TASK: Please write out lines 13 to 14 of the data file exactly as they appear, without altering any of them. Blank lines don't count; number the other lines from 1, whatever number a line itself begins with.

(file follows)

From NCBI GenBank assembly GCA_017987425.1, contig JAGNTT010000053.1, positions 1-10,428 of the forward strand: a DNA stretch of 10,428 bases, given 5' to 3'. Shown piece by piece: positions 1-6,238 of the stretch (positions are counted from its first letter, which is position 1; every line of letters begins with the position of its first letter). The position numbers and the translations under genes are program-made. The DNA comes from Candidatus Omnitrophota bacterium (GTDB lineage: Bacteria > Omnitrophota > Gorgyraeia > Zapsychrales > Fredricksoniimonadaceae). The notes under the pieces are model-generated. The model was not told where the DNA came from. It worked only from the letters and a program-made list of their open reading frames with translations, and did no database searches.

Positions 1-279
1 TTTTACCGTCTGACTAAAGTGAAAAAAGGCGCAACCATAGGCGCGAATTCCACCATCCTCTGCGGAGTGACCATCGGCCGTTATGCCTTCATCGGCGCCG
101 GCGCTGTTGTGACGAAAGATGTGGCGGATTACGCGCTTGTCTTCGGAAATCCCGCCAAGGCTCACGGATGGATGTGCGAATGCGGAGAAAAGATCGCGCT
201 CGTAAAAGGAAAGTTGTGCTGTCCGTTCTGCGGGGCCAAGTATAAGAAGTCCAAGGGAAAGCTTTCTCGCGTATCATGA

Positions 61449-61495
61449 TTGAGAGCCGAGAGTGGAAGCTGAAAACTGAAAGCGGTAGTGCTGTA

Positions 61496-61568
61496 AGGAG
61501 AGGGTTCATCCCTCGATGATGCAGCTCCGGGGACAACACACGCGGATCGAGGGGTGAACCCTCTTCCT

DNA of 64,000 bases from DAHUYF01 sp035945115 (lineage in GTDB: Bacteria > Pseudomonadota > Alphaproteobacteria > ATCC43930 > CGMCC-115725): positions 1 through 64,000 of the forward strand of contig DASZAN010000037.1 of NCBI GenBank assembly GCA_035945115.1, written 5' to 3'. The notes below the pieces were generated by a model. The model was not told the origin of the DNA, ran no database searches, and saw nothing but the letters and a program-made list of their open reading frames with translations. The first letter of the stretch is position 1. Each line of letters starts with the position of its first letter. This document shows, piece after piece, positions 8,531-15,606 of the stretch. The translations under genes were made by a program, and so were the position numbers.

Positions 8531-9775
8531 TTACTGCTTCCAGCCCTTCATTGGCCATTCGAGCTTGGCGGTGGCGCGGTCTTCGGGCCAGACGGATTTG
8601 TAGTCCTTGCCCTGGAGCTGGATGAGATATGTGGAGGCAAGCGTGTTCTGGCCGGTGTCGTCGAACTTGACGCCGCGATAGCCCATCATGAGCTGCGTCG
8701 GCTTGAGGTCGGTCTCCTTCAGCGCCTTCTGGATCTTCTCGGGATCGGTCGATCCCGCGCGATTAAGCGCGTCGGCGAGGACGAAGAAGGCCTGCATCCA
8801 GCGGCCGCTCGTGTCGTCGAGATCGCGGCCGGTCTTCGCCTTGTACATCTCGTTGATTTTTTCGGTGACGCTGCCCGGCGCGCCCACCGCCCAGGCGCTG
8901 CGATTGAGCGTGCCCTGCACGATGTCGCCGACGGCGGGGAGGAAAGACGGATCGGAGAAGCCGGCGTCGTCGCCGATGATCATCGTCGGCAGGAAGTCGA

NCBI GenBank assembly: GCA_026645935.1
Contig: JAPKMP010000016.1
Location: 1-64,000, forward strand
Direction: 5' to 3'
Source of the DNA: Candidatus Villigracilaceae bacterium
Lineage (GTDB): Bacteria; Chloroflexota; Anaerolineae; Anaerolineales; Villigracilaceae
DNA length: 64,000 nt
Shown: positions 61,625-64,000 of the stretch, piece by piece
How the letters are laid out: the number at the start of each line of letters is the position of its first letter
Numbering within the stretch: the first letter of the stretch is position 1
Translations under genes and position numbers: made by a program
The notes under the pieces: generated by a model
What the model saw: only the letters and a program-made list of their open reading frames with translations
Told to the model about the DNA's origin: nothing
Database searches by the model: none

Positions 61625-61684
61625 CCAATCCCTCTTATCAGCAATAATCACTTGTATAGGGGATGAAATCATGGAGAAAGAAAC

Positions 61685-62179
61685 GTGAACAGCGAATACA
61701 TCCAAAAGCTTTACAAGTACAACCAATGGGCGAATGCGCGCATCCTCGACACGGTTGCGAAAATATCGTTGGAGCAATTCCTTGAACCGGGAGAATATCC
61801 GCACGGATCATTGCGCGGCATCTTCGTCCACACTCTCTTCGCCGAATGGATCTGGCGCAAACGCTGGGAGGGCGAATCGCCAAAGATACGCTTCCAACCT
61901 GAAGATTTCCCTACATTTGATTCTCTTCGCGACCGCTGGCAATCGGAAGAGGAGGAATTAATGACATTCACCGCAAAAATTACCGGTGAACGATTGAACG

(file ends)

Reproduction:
8531 TTACTGCTTCCAGCCCTTCATTGGCCATTCGAGCTTGGCGGTGGCGCGGTCTTCGGGCCAGACGGATTTG
8601 TAGTCCTTGCCCTGGAGCTGGATGAGATATGTGGAGGCAAGCGTGTTCTGGCCGGTGTCGTCGAACTTGACGCCGCGATAGCCCATCATGAGCTGCGTCG